Do You Need a Director Identification Number?

Directors of companies will soon have to enrol in the Director Identification Number regime. This requires current and future directors to apply for director identification numbers (DIN) which will be permanently linked to the individual, even if they are no longer a director. It is hoped the regime will make it easier to trace relationships across companies and reduce instances of phoenixing and other illegal activity. Most existing directors will have until 30 November 2022 to apply for the DIN through the ATO.

The Director Identification Number regime came into force late in 2020 as a tool for the Federal Government to reduce phoenixing and black economy activities. Broadly, the regime will require all directors to confirm their identity with the ATO, at which time they will be issued a unique identifier. This identifier will then be permanently linked to the individual, even if they cease to be a director.

The Government has recently introduced an instrument that extends the time available for persons who are eligible officers immediately before the commencement of the obligations to apply for a DIN. Individuals that operate under the Corporations Act 2001 and became a director on or before 31 October 2021 are required to apply for a DIN before the end of the transitional period, which is between 4 April 2021 and 30 November 2022.

Directors who operate under the Corporations (Aboriginal and Torres Strait Islander) Act 2006 and became a director on or before 31 October 2021 will have even more time to apply for a DIN – until 30 November 2023 (with a transition period between 4 April 2021 and 30 November 2023). Any individuals who are appointed directors between 1 November 2021 and 4 April 2022 will have within 28 days of their appointment to apply for the DIN, and from 5 April 2022 individuals seeking to become directors will need to apply for a DIN before their appointment.

Why DIN?

It is envisaged that the DIN will provide traceability of a director’s relationships across companies, enabling better tracking of directors of failed companies and preventing the use of fictitious entities. It will also assist regulators to investigate a director’s involvement in what may be repeated unlawful activity, including illegal phoenixing.

The Australian Securities and Investments Commission (ASIC) and external administrators will also benefit, saving time and money, as the DIN will make it simpler to track the corporate history of various directors and assist liquidators in improving the efficiency of the insolvency process. The DIN is also expected to protect individuals against the fraudulent use of stolen identities to set up companies, and is expected to improve overall data integrity and security.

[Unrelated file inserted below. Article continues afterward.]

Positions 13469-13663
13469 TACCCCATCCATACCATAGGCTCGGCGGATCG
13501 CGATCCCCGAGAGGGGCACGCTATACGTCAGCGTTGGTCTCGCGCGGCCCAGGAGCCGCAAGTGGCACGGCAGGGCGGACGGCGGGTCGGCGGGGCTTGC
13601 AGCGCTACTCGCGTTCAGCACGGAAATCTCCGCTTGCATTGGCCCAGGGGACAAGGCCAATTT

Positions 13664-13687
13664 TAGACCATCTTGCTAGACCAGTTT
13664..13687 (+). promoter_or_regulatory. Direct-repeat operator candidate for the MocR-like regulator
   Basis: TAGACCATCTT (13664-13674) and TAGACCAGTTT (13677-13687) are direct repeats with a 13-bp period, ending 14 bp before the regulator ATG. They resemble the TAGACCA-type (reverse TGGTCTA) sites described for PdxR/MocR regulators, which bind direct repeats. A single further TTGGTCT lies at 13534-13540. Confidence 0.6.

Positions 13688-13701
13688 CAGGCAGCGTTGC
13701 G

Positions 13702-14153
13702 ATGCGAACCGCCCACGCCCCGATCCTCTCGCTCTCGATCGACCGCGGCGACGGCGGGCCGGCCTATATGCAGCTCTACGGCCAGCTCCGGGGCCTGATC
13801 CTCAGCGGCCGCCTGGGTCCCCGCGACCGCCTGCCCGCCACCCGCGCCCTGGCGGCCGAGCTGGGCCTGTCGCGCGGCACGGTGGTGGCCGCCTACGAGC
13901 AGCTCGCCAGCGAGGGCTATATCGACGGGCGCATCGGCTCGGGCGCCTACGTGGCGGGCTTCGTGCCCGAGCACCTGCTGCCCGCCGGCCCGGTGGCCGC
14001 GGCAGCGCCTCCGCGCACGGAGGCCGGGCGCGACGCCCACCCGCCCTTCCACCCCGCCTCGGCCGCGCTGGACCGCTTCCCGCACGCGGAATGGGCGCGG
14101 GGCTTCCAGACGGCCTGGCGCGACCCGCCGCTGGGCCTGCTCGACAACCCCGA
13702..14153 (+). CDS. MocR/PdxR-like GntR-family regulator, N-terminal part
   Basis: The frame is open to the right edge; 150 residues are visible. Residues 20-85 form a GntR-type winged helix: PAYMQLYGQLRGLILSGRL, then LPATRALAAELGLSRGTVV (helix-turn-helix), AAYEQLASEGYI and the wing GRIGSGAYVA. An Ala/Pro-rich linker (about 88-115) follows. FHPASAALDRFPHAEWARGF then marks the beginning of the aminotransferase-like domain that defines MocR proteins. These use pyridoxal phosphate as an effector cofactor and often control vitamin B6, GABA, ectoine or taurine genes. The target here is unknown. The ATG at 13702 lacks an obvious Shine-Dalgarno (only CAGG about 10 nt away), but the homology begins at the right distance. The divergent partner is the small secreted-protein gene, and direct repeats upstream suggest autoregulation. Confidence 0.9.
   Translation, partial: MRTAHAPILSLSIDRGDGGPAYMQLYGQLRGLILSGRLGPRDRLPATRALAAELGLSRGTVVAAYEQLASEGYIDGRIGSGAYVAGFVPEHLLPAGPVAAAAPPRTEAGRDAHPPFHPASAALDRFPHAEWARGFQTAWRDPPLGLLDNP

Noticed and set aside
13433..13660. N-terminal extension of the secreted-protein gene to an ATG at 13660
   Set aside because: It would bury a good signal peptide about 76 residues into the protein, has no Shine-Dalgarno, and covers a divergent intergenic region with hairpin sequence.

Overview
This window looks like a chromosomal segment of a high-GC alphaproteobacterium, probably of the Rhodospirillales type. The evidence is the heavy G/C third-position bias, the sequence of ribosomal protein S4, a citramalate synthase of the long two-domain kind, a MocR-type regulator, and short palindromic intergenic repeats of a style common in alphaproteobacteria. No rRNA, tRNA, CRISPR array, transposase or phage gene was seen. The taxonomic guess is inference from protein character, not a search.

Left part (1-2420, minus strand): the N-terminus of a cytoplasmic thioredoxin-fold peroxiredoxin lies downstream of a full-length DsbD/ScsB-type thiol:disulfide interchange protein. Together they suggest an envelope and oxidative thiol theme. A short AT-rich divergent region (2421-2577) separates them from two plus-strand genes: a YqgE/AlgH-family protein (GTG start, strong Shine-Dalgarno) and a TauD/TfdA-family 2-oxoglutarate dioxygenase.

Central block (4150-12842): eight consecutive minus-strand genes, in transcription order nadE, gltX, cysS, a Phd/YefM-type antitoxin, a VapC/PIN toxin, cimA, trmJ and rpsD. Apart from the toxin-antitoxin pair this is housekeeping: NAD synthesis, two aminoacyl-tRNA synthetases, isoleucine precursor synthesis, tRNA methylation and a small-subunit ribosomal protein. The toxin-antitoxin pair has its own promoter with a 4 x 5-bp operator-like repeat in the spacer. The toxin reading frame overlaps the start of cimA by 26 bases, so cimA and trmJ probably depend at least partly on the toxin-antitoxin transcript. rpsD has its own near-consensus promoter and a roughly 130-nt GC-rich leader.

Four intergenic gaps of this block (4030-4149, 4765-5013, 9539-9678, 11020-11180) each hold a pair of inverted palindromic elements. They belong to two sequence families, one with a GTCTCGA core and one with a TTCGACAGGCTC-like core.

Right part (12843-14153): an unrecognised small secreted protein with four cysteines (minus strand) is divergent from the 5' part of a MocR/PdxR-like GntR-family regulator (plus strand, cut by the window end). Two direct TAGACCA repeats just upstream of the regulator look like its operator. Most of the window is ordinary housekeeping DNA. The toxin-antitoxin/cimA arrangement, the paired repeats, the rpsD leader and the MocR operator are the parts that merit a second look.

To prevent abuse of the regime, any conduct that undermines the DIN requirement will be subject to civil and criminal penalties. This includes deliberately providing false identity information, intentionally providing a false DIN or intentionally applying for multiple DINs.

Directors will be able to use the new Australian Business Registry Services (ABRS) online services to register from 1 November 2021.

Sign-ins and director identity verification will be conducted using the myGovID app. This app requires a compatible smart device and will require an individual to enter personal details and verify at least two Australian identity documents (drivers licence, birth certificate, citizenship certificate, passport, etc) to obtain the “standard identity strength”. The “strong identity strength” which is currently in testing phase will require the completion of an additional face verification check.

Important: Clients should not act solely on the basis of the material contained here. Items herein are general comments only and do not constitute or convey advice per se. Also, changes in legislation may occur quickly. We, therefore, recommend that our formal advice be sought before acting in any of the areas. 

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